Significant developments have been announced by the Chinese Government in recent weeks in relation to cyber security, data handling and online activities. Organisations doing business in the People’s Republic of China are advised to start reviewing their current practices in anticipation of these changes.
Draft PRC Cybersecurity Law: the second reading of the draft PRC Cybersecurity Law took place in the first week of July 2016. The wide-ranging draft law, which was first proposed in June 2015, sets out sanctions against cybersecurity threats; proposes data anonymisation for some big data activities; and would require network operators to co-operate with state surveillance authorities and keep user weblogs for at least six months. Other key data-related proposals include:
- Requirements to obtain individual consent for handling of personal data. The draft law also defines what is considered appropriate use of personal data.
- Requirements for personal data of Chinese citizens and “important business data” collected by “key information infrastructure operators” (KIIOs) to be kept within the borders of the People’s Republic of China. This reflects a growing trend towards data localisation in China. The definition of KIIOs remains to be finalised.
- The updated draft has further refined the data localisation provisions so that they would appear only to allow cross-border data transfers on an exception basis if personal information and “important business data” collected by KIIOs are to be used (and not just if to be stored) overseas, subject to compliance with mandatory security assessment/measures by the relevant authorities.
Further details as to how certain terms and the draft law as a whole would be interpreted and enforced in practice are awaited, and the draft will now proceed to a third reading. Nonetheless, if implemented these changes – and in particular the requirement to keep certain data within China – could have a tremendous impact on how international businesses manage data relating to their China operations.
New app regulations: the Cyberspace Administration of China has released the “Provisions on Administration of Information Services of Mobile Internet Application Programs”. These will come into force on 1 August 2016, and set out requirements with which mobile app providers must comply, including some specific data protection obligations, namely:
- verifying users’ identities by requesting mobile phone numbers or other information;
- not collecting users’ location information, reading their contacts, starting the recording function or camera or any other irrelevant functions without individual consent;
- not using users’ information without individual consent;
- protecting users’ information;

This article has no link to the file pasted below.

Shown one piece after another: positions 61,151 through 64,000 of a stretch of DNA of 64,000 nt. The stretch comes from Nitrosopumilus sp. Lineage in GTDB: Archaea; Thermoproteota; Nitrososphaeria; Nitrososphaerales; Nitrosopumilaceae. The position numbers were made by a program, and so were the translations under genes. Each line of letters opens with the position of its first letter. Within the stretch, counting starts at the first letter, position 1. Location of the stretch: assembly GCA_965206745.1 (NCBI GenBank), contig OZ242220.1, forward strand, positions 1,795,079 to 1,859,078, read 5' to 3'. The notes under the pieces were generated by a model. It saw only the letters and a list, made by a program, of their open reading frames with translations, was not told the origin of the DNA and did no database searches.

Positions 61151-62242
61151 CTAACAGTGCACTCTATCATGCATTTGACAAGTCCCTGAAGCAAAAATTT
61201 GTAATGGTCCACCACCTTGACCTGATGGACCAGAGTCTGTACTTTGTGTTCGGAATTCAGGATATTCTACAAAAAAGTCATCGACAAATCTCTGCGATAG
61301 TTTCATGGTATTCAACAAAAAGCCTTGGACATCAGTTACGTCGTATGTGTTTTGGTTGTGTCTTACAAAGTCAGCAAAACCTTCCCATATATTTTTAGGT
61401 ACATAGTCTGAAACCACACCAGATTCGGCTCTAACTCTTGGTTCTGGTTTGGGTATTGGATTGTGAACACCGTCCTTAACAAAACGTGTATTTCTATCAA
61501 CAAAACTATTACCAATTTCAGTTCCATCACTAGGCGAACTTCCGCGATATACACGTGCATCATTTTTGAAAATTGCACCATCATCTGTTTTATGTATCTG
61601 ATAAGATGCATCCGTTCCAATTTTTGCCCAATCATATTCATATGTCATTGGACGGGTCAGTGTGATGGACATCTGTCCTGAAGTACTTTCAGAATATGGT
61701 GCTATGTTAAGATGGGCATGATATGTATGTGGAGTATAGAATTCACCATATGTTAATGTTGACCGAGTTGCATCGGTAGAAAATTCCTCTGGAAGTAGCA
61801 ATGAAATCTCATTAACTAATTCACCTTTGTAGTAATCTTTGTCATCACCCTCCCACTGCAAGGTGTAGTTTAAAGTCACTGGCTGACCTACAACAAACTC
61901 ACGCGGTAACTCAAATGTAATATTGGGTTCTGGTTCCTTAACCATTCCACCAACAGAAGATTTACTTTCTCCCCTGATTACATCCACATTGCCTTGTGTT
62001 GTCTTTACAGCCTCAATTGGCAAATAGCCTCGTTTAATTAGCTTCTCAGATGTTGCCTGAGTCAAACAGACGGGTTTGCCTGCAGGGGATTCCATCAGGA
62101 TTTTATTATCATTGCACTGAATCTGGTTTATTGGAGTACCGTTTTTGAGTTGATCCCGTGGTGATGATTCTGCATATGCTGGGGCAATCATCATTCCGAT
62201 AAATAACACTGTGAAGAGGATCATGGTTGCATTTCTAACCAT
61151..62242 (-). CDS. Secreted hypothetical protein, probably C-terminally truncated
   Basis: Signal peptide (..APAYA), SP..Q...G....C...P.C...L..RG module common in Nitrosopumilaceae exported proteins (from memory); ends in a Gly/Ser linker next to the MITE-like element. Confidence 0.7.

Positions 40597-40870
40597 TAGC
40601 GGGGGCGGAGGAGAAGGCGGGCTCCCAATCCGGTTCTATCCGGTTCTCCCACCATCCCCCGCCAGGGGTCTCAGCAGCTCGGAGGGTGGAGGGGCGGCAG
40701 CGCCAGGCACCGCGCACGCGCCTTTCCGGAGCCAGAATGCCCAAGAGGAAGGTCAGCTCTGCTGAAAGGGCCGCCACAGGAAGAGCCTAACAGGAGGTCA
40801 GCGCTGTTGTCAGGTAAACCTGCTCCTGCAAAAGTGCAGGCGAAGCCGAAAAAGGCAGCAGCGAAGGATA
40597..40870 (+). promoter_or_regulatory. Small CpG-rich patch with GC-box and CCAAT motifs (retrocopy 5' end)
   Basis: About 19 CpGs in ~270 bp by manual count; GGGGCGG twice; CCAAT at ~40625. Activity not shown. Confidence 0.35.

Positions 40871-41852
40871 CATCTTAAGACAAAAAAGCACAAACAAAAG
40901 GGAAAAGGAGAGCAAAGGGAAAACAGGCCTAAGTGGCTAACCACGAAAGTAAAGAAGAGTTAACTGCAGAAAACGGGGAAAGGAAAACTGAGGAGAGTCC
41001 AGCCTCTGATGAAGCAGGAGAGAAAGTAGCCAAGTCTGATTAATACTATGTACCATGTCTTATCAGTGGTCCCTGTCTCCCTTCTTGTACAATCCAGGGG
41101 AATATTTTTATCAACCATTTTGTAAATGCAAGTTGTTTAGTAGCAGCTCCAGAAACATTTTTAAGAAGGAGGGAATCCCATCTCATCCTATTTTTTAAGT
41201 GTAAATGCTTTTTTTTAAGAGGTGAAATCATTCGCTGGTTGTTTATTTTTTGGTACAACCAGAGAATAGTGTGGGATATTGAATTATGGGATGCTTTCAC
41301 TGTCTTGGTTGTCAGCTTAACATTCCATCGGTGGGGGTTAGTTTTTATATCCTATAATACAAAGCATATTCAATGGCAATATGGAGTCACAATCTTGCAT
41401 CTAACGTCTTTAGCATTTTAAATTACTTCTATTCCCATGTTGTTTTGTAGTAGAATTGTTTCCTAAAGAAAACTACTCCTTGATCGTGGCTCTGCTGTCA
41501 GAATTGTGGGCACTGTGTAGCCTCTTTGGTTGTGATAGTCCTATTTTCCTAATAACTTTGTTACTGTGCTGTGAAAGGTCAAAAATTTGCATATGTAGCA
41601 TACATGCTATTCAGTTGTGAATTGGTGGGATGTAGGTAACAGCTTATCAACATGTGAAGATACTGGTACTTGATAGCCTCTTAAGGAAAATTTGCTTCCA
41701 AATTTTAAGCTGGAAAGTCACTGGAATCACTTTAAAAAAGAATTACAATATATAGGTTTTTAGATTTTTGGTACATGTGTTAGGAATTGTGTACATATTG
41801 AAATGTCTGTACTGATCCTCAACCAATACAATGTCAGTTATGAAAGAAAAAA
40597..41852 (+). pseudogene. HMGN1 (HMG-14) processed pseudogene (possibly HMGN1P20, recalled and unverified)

- informing users of their rights;
- punishing anyone releasing illicit information through warnings, suspension of service or shutting down accounts, keeping records of illicit information released through the app and reporting to relevant government authorities;
- not pirating others’ products; and
- preserving user’s activity for at least 60 days.
Organisations operating apps in China must, therefore, take note of these additional requirements and ensure they are compliant before 1 August.
New rules for online searches and advertising: stricter regulations have been introduced to prevent misleading online advertising after a popular Chinese search engine was criticised following the death of a cancer sufferer who, it was argued, influenced his searches for treatment and presented misguided medical information. The “Provisions on Administration of Internet Information Search Services” were implemented on 25 June 2016 and come into force on 1 August 2016. The new regulations require Internet search providers to ensure objective, fair and authoritative search results and to remove any illegal content. They require improved checks on advertisers. The regulations also deem all paid-for search results to be advertising and they must now be clearly labelled.
Data trading framework proposed: proposals in draft rules to accompany a draft Civil Code include data as a type of intellectual property such that, once the law is passed, data may be traded as property. This would allow organisations to buy and sell data for, say, marketing purposes. Reports suggest the draft rules may not be approved until Q1 2017 (and the whole Civil Code in 2020), but it illustrates the trend towards greater appreciation by the Chinese Government of the value and significance of data.
There have been other announcements from Chinese authorities in recent months in relation to a national big data blueprint; as well as suggestions of the proposed implementation of a national standard for personal data collection and protection, perhaps indicating that the introduction of a comprehensive data protection law may be forthcoming. Further details are awaited on these.
These latest developments illustrate that cyber security, online services and data protection are areas of significant current interest to the Chinese authorities. They also highlight the trend towards increasing regulation of data handling and online activities in China. The legal framework in this area has advanced rapidly in recent years, and organisations are advised to keep their cyber security and data protection compliance programmes in China under regular review as the law – and, more importantly in China, enforcement of the law – evolves further.